Follow TV Tropes

Following

History Literature / FinnegansWake

Go To



It ''really'' helps to hear it being [[https://www.youtube.com/watch?v=6HgCjtd2iPU read aloud]].

to:

It ''really'' helps to hear it being [[https://www.youtube.com/watch?v=6HgCjtd2iPU read aloud]].


It helps to hear it being [[https://www.youtube.com/watch?v=6HgCjtd2iPU read aloud]].

to:

It ''really'' helps to hear it being [[https://www.youtube.com/watch?v=6HgCjtd2iPU read aloud]].



to:

It helps to hear it being [[https://www.youtube.com/watch?v=6HgCjtd2iPU read aloud]].


''Finnegans Wake''[[note]]The lack of apostrophe is deliberate. If you want rigidly accurate grammar and spelling, this is definitely not the book for you.[[/note]] is a 1939 novel written by Creator/JamesJoyce. It took him 17 years to write, and may take nearly as long to read. The novel is written in English but an idiosyncratic version of the language specifically created for this book. It is an English adapted and inflected with several multilingual and multilayered puns in the style of Creator/LewisCarroll's ''Jabberwocky'' albeit at a far bigger scale. It contains elements, usually obscure puns, from over 60 world languages. The title is a reference to a 1850s Irish ballad called "Finnegan's Wake"[[note]]It has the apostrophe as you may notice[[/note]], a drinking song that tells the story of a man resurrected at his funeral when whiskey is spilled on his corpse.

to:

''Finnegans Wake''[[note]]The lack of apostrophe is deliberate. If you want rigidly accurate grammar and spelling, this is definitely not the book for you.[[/note]] is a 1939 novel written by Creator/JamesJoyce. It took him 17 years to write, and may take nearly as long to read. The novel is written in English but an idiosyncratic version of the language specifically created for this book. It is an English adapted and inflected with several multilingual and multilayered puns in the style of Creator/LewisCarroll's ''Jabberwocky'' albeit at on a far bigger scale. It contains elements, usually obscure puns, from over 60 world languages. The title is a reference to a 1850s Irish ballad called "Finnegan's Wake"[[note]]It has the apostrophe as you may notice[[/note]], a drinking song that tells the story of a man resurrected at his funeral when whiskey is spilled on his corpse.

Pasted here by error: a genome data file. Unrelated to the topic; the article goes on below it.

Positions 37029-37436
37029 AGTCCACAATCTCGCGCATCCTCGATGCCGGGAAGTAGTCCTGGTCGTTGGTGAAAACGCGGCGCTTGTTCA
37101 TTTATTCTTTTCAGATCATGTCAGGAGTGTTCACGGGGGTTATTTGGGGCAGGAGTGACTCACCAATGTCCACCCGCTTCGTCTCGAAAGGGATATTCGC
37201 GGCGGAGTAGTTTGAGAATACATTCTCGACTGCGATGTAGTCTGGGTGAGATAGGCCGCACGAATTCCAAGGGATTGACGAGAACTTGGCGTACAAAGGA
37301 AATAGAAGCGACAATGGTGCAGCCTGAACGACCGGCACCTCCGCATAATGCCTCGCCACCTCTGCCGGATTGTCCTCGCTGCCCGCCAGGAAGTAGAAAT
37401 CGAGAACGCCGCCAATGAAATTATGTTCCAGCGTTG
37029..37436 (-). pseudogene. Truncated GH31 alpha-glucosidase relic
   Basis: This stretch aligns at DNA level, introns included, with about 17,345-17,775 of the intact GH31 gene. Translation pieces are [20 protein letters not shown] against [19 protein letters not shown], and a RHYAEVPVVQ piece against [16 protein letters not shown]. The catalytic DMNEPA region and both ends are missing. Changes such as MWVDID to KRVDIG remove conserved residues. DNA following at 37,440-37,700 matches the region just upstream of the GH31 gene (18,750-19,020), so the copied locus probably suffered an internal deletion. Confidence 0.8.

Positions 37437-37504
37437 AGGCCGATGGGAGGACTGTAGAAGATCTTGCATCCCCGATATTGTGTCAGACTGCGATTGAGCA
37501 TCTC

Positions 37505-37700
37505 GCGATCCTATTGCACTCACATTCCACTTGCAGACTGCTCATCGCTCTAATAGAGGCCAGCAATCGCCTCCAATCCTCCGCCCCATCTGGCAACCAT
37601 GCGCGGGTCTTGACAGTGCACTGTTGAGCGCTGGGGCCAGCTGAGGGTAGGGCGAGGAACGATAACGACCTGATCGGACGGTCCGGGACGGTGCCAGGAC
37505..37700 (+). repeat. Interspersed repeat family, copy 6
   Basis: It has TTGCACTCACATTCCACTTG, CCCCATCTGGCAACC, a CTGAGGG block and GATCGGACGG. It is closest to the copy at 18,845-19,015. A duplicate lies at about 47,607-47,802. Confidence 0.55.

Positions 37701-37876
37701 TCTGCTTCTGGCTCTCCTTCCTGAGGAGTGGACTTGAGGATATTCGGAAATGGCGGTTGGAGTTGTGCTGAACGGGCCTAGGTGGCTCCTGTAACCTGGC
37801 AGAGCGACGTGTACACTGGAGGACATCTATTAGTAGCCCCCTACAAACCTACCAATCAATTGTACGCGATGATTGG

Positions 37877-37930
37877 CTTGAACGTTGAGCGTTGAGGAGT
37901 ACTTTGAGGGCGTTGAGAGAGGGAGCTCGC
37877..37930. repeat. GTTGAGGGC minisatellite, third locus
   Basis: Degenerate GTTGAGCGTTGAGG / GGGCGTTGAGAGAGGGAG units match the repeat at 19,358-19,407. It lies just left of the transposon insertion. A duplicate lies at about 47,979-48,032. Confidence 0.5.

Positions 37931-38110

* AllJustADream: A common EpilepticTree, possibly supported by WordOfGod. Not to mention the word "wake" can mean either a funeral ceremony or waking up.

to:

* AllJustADream: A common EpilepticTree, possibly supported by WordOfGod. Not to mention the word "wake" can mean either a funeral ceremony or waking up. Although part of the point of the book is that dreams aren't "just" dreams.


* GenreBusting: To the point where Wiki/TheOtherWiki, which is usually very good at finagling a book into a particular genre, simply gives its genre as ''sui generis''.[[note]]That's "one of a kind" for those unfamiliar with the expression.[[/note]] Of course, the first sentence of the article identifies it as "a work of [[SurrealHumor comic fiction]]" as well.

to:

* GenreBusting: To the point where Wiki/TheOtherWiki, which is usually very good at finagling a book into a particular genre, simply gives its genre as ''sui generis''.[[note]]That's "one of a kind" for those unfamiliar with the expression.[[/note]] Of course, the first sentence of the article identifies it as "a work of [[SurrealHumor comic fiction]]" as well.[[/note]]


* AllJustADream: A common EpilepticTree, possibly supported by WordOfGod. Not to mention the word "wake" can mean either a funeral ceremony or [[CaptainObvious waking up]].

to:

* AllJustADream: A common EpilepticTree, possibly supported by WordOfGod. Not to mention the word "wake" can mean either a funeral ceremony or [[CaptainObvious waking up]].up.


* TyopOnTheCover: The lack of an apostrophe is deliberate.

to:

* TyopOnTheCover: InheritedIlliteracyTitle: The lack of an apostrophe is deliberate.

Added DiffLines:

* TyopOnTheCover: The lack of an apostrophe is deliberate.


--> ''[[Literature/VanityFair Vanity flee and Verity fear]]! Diobell! Whalebones and buskbutts may hurt you (thwackaway thwuck!) but never lay bare your breast secret (dickette's place!) to joy a Jonas in the Dolphin's Barncar with [[Literature/OurMutualFriend your meetual fan]], [[Literature/DavidCopperfield Doveyed Covetfilles]], comepulsing payn-attention spasms between the averthisment for Ulikah's wine and a pair of pulldoors of the old cupiosity shape.''

to:

--> ''[[Literature/VanityFair --->''[[Literature/VanityFair Vanity flee and Verity fear]]! Diobell! Whalebones and buskbutts may hurt you (thwackaway thwuck!) but never lay bare your breast secret (dickette's place!) to joy a Jonas in the Dolphin's Barncar with [[Literature/OurMutualFriend your meetual fan]], [[Literature/DavidCopperfield Doveyed Covetfilles]], comepulsing payn-attention spasms between the averthisment for Ulikah's wine and a pair of pulldoors of the old cupiosity shape.''